Britain may not stay in EU if vote on constitution is lost, says Hewitt

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Indy Politics

A cabinet minister raised the stakes on the EU constitution referendum yesterday as she warned a "no" vote could lead to Britain pulling out of Europe.

A cabinet minister raised the stakes on the EU constitution referendum yesterday as she warned a "no" vote could lead to Britain pulling out of Europe.

Patricia Hewitt, the Trade and Industry Secretary, was accused of resorting to scare tactics to try to influence the national vote which will follow last week's blueprint for the future shape of Europe.

Ms Hewitt, one of the most strongly pro-European ministers, makes her provocative comments in an interview with the New Statesman today.

Asked about the effect of a "no vote", she said: "We will be in uncharted territory. It would have the effect, and would be intended to have the effect, of putting Britain on the margins, and probably on the road to withdrawal."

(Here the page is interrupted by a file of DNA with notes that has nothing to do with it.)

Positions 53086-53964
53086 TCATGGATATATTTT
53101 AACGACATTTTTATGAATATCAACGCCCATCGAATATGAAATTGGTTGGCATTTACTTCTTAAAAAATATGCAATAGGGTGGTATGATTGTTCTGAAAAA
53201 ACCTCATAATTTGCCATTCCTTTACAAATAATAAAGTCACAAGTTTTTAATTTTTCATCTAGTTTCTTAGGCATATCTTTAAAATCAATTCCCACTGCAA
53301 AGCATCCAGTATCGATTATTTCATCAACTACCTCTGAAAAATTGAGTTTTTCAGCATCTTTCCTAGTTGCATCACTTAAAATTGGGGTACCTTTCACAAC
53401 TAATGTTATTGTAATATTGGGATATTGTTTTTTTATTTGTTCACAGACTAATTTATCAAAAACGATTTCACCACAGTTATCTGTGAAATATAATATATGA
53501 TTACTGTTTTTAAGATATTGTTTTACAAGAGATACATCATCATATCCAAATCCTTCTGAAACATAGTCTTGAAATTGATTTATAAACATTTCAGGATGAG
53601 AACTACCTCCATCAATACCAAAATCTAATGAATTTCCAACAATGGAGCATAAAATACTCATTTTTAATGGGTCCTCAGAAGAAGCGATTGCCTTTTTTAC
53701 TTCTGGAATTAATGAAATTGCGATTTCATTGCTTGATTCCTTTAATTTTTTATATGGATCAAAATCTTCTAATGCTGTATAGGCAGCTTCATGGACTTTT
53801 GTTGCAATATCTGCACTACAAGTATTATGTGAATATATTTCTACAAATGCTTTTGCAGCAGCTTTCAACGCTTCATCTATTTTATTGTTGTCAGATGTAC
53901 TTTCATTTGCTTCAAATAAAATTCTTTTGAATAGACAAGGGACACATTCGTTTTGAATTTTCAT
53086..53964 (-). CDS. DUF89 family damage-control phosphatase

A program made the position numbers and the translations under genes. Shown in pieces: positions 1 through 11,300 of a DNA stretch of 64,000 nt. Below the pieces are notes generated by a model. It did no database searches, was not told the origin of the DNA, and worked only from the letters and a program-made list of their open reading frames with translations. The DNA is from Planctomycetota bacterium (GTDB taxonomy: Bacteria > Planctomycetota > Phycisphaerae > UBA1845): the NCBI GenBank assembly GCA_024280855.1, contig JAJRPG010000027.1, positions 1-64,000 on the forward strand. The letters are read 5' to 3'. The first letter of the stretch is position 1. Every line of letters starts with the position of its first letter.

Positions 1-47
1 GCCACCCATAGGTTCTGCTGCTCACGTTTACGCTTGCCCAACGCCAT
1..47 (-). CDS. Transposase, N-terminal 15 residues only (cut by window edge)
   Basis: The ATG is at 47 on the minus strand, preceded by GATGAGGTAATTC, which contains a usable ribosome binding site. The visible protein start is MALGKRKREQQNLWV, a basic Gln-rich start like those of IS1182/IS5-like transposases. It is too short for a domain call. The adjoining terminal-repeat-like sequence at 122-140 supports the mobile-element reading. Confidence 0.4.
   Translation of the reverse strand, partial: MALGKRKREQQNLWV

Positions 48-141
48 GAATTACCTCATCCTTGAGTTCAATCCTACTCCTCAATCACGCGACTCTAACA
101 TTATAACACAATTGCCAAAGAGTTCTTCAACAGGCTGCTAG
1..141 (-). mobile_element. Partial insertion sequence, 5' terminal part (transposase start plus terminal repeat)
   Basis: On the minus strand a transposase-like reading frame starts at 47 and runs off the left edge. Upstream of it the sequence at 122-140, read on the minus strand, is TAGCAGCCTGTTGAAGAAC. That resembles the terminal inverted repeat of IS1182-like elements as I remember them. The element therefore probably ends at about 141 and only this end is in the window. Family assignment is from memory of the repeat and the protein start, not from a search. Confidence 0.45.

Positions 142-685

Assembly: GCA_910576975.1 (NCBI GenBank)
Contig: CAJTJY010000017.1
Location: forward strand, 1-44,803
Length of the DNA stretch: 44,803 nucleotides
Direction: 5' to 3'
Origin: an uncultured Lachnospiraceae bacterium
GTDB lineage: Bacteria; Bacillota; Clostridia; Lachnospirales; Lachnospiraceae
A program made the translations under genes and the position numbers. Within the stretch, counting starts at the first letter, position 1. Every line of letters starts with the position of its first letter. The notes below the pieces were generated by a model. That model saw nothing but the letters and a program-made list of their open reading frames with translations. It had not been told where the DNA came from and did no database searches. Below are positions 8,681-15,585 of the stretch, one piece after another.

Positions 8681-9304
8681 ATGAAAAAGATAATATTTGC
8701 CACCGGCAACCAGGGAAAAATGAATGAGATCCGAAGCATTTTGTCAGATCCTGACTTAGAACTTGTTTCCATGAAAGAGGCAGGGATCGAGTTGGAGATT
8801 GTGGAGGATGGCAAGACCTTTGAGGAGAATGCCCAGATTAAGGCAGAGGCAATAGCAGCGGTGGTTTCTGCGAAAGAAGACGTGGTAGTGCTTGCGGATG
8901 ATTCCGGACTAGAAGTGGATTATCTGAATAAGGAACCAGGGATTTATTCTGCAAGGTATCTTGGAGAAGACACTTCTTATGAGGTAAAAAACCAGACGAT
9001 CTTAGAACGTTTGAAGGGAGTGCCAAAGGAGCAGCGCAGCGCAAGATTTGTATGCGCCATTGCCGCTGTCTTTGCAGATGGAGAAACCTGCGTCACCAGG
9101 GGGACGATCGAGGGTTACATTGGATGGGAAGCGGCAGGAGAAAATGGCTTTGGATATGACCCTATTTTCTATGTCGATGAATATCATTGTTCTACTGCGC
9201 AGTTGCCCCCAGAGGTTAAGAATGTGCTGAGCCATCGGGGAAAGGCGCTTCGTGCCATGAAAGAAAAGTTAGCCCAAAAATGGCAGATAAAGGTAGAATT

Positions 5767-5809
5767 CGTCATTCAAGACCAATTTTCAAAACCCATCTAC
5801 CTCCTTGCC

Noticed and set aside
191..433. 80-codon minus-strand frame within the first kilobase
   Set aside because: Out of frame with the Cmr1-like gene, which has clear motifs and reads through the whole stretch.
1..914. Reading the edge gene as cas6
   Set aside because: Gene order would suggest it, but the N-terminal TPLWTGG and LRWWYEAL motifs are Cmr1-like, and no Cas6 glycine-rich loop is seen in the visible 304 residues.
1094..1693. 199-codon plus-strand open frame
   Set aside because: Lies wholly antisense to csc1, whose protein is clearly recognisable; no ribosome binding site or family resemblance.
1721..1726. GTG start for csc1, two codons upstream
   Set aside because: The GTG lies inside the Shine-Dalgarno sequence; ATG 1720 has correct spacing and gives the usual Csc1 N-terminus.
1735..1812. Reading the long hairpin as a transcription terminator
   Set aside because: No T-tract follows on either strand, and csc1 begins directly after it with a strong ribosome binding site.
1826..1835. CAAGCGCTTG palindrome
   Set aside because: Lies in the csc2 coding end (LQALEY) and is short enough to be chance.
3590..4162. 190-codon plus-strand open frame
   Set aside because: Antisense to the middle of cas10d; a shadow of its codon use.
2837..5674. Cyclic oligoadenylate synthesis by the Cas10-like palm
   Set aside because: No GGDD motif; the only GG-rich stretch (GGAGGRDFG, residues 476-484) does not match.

Such an outcome, which would torpedo the constitution's implementation across all 25 member states, would create a crisis between Britain and the rest of the EU.

"We would have to sit down and work out where to go. It's unlikely there'd be any sympathy for the British position," Ms Hewitt said.

She dismissed calls for a rapid vote on the constitution, pointing out that it does not have to be ratified until the end of 2006. But she said ministers had to "get out there ... from today" to make the case for a "yes" vote.

Ms Hewitt argued that Tony Blair hammered out a "very, very good constitutional treaty" last week in Brussels. She said: "If Margaret Thatcher had managed to negotiate this treaty, the Conservative Party and the anti-European press would have been hailing it as a massive victory for Britain."

She conceded the pro-Europe lobby had blundered in taking Britain's EU membership "for granted", concentrating instead on making the case for joining the single currency.

Ms Hewitt insisted the referendum was winnable so long as the gap between people's personal experiences and political views about Europe could be narrowed. She cited "cheap phone calls, clean beaches, clean water" and said Britons saw there was "a better pension system and a better transport system" in much of Europe.

Michael Ancram, the shadow Foreign Secretary, accused Ms Hewitt of scare tactics and striking a different note from Mr Blair, who has pledged to consult colleagues in the event of a "no" vote.

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